Drought Hits Mexican Apple Production

An Expert's View about Pome Fruits (such as apples or pears) and Stone Fruits (such as peaches, cherries, etc.) in Mexico

Posted on: 24 Nov 2012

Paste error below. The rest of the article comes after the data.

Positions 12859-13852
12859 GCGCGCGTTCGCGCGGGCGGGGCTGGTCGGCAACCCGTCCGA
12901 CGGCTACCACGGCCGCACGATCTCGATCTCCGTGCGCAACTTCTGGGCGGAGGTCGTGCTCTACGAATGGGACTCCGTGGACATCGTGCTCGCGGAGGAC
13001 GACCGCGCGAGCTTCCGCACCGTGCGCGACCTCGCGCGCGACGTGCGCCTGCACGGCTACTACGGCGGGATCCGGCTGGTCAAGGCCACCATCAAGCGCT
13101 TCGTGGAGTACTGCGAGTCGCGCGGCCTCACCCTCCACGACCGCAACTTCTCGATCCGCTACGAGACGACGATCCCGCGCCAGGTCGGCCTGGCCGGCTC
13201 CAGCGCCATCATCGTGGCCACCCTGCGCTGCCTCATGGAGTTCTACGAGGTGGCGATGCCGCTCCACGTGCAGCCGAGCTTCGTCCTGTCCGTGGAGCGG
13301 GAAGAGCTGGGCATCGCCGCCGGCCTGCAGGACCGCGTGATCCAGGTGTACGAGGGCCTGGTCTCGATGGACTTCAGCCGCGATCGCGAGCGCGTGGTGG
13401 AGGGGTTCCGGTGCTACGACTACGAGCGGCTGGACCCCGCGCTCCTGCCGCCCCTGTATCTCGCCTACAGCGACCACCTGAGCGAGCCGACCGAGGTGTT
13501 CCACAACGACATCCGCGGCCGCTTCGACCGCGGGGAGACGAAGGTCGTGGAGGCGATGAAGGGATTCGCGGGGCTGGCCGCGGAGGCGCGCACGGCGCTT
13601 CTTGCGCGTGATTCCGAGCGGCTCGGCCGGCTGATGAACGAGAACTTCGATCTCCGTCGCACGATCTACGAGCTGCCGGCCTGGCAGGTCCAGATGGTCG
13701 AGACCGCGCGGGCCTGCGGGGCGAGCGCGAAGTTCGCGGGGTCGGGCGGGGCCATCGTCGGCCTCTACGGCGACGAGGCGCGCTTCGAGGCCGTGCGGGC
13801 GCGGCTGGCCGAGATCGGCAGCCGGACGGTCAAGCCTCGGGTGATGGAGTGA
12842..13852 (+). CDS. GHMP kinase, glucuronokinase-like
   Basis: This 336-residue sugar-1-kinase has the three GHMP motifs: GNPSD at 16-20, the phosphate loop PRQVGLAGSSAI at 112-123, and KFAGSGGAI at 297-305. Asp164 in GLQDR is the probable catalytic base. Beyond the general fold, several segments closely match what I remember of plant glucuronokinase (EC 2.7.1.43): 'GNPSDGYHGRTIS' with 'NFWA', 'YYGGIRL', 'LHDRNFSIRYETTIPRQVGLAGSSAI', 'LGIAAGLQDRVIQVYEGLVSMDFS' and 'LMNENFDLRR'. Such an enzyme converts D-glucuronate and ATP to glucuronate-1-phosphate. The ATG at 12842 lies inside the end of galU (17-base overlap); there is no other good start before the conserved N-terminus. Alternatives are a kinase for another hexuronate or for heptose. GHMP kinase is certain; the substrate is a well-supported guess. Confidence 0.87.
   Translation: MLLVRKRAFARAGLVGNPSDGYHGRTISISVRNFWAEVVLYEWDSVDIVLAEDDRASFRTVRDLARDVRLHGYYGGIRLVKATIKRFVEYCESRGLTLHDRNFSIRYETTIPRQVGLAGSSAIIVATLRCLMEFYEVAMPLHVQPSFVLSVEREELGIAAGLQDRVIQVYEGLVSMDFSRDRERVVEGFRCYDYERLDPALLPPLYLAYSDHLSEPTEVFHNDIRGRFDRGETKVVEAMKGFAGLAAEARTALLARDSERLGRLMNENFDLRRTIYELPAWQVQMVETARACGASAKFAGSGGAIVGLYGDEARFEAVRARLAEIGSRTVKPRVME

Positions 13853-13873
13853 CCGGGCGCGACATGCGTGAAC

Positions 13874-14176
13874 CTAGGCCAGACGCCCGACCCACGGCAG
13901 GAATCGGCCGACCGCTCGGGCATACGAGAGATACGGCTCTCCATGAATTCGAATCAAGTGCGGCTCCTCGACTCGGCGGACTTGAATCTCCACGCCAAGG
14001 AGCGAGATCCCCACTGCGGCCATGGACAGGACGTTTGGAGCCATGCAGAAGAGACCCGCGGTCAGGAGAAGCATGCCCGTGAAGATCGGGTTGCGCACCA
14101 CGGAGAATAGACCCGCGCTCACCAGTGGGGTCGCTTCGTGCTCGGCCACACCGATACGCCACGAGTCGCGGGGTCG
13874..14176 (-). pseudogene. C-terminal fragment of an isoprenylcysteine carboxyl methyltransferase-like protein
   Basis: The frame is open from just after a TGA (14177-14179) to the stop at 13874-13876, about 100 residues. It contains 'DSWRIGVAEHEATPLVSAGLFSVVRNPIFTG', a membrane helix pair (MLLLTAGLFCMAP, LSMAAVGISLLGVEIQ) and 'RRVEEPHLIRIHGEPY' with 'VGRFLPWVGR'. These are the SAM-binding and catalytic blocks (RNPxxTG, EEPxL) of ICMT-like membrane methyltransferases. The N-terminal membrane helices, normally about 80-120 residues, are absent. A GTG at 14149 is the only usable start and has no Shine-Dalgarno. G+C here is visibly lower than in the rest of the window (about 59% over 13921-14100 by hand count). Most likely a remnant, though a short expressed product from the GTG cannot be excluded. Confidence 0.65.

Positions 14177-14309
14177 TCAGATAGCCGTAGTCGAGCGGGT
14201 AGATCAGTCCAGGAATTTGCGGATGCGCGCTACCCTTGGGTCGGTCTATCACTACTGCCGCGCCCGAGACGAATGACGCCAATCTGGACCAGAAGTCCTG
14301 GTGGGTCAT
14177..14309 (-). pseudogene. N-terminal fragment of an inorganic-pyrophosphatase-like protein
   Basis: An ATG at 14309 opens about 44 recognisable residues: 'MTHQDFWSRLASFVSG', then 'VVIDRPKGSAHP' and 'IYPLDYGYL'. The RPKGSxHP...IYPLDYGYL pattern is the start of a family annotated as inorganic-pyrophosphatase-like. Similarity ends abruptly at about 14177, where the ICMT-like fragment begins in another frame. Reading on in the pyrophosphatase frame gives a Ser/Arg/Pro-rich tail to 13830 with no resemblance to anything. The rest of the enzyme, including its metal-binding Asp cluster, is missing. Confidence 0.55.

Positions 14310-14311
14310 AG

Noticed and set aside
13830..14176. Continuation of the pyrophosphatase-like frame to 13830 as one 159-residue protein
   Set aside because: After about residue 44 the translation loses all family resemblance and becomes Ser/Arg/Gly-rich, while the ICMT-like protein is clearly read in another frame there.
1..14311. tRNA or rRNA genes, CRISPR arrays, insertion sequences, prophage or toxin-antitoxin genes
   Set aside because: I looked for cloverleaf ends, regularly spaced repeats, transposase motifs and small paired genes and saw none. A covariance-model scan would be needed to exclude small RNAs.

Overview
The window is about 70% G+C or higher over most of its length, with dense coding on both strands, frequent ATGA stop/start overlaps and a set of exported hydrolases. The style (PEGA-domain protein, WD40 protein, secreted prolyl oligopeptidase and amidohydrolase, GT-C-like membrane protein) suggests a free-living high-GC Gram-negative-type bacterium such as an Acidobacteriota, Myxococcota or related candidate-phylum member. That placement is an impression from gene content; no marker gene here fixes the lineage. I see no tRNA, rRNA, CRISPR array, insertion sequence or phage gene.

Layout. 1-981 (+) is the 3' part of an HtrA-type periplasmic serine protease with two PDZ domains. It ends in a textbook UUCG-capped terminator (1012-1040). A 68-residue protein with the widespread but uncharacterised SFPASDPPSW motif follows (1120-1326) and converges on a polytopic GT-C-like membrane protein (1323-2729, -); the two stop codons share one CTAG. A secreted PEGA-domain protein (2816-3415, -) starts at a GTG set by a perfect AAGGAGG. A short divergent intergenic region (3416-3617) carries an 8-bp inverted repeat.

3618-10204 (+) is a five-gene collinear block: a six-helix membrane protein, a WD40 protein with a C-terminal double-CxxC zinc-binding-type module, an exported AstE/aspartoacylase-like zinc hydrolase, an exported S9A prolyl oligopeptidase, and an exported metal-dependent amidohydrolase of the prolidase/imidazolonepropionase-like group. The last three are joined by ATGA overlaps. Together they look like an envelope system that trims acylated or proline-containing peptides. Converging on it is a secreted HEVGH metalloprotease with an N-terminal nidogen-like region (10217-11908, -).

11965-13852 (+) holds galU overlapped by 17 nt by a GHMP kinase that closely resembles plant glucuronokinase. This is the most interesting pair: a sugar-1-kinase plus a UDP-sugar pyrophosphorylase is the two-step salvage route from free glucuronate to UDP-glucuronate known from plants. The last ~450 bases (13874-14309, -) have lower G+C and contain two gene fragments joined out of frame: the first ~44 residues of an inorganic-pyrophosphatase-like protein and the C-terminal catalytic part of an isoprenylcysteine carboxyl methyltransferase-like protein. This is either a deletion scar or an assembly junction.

Apple production in Mexico for MY 2012/13 (August/July) is forecast at 430,000 metric tons (MT), a 30 percent reduction.